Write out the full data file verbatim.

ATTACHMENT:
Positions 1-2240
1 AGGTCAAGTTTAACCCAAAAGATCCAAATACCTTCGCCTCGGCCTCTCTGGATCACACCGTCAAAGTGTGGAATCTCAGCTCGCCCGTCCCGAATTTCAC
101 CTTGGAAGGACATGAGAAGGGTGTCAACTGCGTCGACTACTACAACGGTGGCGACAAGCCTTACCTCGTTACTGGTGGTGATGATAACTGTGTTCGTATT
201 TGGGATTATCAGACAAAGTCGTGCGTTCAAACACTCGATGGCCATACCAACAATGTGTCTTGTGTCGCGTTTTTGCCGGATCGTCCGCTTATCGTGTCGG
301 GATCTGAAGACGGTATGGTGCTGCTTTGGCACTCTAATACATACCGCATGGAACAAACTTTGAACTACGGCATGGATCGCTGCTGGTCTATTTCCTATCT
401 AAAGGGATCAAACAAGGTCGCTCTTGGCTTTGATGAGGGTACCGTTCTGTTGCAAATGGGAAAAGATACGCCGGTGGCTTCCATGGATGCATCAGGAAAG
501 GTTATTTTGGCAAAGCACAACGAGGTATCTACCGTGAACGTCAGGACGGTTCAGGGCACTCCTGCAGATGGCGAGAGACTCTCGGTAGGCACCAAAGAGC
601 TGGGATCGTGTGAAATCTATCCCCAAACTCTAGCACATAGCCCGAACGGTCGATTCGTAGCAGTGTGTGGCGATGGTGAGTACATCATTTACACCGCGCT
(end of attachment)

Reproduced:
Positions 1-2240
1 AGGTCAAGTTTAACCCAAAAGATCCAAATACCTTCGCCTCGGCCTCTCTGGATCACACCGTCAAAGTGTGGAATCTCAGCTCGCCCGTCCCGAATTTCAC
101 CTTGGAAGGACATGAGAAGGGTGTCAACTGCGTCGACTACTACAACGGTGGCGACAAGCCTTACCTCGTTACTGGTGGTGATGATAACTGTGTTCGTATT
201 TGGGATTATCAGACAAAGTCGTGCGTTCAAACACTCGATGGCCATACCAACAATGTGTCTTGTGTCGCGTTTTTGCCGGATCGTCCGCTTATCGTGTCGG
301 GATCTGAAGACGGTATGGTGCTGCTTTGGCACTCTAATACATACCGCATGGAACAAACTTTGAACTACGGCATGGATCGCTGCTGGTCTATTTCCTATCT
401 AAAGGGATCAAACAAGGTCGCTCTTGGCTTTGATGAGGGTACCGTTCTGTTGCAAATGGGAAAAGATACGCCGGTGGCTTCCATGGATGCATCAGGAAAG
501 GTTATTTTGGCAAAGCACAACGAGGTATCTACCGTGAACGTCAGGACGGTTCAGGGCACTCCTGCAGATGGCGAGAGACTCTCGGTAGGCACCAAAGAGC
601 TGGGATCGTGTGAAATCTATCCCCAAACTCTAGCACATAGCCCGAACGGTCGATTCGTAGCAGTGTGTGGCGATGGTGAGTACATCATTTACACCGCGCT